17 — 18 Sep 2022
Architecture / Landscape, Graphic Design & Visual Communications
Visit the derelict industrial site that will become the national centre for illustration, with new installations by Laura Copsey & Philip Crewe and Sharpay Chenyuè Yuán. A one-time chance to see this unknown and atmospheric raw space and view plans for its restoration, designed by award-winning Tim Ronalds Architects.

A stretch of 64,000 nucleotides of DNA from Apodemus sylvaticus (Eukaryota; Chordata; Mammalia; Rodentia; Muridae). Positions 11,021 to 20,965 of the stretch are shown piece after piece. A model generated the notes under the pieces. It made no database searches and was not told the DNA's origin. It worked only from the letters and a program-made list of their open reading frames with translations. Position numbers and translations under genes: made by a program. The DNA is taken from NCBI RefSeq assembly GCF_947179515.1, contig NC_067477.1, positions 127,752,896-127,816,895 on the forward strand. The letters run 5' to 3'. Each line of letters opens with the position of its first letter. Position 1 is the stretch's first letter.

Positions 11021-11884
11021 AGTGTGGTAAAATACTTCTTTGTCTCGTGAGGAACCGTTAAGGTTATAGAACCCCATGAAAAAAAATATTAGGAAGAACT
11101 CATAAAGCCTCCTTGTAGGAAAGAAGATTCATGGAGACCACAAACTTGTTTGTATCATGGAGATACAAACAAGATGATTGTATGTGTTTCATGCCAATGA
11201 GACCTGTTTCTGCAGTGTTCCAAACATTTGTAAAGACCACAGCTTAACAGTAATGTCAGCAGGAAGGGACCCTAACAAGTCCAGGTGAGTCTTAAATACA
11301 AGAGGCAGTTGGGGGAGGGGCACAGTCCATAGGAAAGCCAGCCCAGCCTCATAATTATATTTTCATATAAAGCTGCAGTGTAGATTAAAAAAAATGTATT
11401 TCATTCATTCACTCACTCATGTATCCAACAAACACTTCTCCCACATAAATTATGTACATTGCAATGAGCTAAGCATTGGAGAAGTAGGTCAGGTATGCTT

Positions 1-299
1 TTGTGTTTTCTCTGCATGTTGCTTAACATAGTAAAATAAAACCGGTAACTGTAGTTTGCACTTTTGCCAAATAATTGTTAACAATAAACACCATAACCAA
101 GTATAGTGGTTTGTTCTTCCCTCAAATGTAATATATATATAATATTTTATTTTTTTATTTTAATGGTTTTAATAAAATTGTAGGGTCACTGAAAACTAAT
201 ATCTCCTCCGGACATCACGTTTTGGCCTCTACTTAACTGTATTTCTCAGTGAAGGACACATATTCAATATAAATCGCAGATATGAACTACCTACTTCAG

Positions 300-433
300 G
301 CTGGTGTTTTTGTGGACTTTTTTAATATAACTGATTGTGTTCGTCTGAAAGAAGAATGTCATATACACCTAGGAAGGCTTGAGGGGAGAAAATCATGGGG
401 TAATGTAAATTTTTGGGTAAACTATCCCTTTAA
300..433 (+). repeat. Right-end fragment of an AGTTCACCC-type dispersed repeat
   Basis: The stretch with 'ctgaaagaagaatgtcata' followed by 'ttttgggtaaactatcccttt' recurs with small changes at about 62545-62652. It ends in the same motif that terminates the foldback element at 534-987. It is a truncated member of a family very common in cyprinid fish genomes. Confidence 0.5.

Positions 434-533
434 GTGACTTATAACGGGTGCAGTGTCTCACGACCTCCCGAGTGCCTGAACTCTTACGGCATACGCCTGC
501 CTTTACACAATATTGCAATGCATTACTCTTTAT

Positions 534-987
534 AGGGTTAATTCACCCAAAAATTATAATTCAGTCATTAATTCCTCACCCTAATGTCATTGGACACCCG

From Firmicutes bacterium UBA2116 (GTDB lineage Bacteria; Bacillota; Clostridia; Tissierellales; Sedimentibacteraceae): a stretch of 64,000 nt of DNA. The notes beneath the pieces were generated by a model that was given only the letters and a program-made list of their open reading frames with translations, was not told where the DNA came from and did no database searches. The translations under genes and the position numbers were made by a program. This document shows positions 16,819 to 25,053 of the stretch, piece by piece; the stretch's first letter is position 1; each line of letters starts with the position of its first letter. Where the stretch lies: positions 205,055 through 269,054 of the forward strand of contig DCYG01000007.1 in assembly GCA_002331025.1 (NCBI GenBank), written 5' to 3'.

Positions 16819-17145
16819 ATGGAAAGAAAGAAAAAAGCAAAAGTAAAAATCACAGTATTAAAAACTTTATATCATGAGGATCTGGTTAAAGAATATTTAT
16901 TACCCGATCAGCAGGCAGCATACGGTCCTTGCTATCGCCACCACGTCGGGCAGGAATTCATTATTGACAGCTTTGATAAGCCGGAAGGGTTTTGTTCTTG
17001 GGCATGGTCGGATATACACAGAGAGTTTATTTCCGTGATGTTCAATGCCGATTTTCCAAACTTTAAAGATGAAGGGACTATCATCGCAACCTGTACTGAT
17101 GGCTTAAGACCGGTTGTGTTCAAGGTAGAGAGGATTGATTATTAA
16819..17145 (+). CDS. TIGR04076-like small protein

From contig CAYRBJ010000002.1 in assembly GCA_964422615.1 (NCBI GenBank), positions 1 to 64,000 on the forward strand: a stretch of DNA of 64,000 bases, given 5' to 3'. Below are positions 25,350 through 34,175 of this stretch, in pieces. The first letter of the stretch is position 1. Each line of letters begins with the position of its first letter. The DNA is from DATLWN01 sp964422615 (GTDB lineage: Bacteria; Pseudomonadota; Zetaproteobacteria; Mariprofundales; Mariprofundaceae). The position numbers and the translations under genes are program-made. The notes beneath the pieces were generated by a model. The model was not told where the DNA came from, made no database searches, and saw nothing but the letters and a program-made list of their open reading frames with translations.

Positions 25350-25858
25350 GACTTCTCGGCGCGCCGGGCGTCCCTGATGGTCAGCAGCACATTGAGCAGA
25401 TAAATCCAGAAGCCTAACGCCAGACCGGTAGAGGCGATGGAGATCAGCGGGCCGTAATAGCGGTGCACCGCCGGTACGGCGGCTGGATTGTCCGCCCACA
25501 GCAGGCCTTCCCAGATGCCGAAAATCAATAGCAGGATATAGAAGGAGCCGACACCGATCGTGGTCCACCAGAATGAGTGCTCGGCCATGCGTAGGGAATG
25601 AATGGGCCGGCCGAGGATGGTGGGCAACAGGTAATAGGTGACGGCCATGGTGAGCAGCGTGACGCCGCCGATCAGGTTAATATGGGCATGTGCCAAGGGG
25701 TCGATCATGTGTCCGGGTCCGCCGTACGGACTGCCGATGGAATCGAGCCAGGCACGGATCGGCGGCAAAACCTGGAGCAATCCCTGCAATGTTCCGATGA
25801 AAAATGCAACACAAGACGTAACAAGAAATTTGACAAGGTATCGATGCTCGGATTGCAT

We are restoring a 300-year-old former waterworks to create the Quentin Blake Centre for Illustration. The official opening will be in 2024, but during London Design Festival you can visit the site's spectacular 18th and 19th century buildings. On show will be models and drawings from Tim Ronalds Architects, whose scheme for the site will create a new cultural destination for London. The site - New River Head - has a fascinating 400-year history as the hub of one of London's first major pieces of urban infrastructure. On your self-led visit, you can find out more about its architecture and influence on the city. Installations of experimental illustration will reveal New River Head's hidden stories. New River Folk by Laura Copsey & Philip Crewe is a fictional museum commemorating three real people connected to the site. With storied objects made by traditional craft and site-specific processes, Copsey & Crewe give insights into the lives of the working-class people and women who are little-seen in New River Head's 'official' histories. Sharpay Chenyuè Yuán’s Lost Springs, Coming Spring is an epic 25 metre-long drawing that overlays New River Head's abandoned buildings with scenes from its active past. She references major moments in the site's history and the labour of the men and women who worked there. Also on display will be prints and film made by the New River using cameraless photography.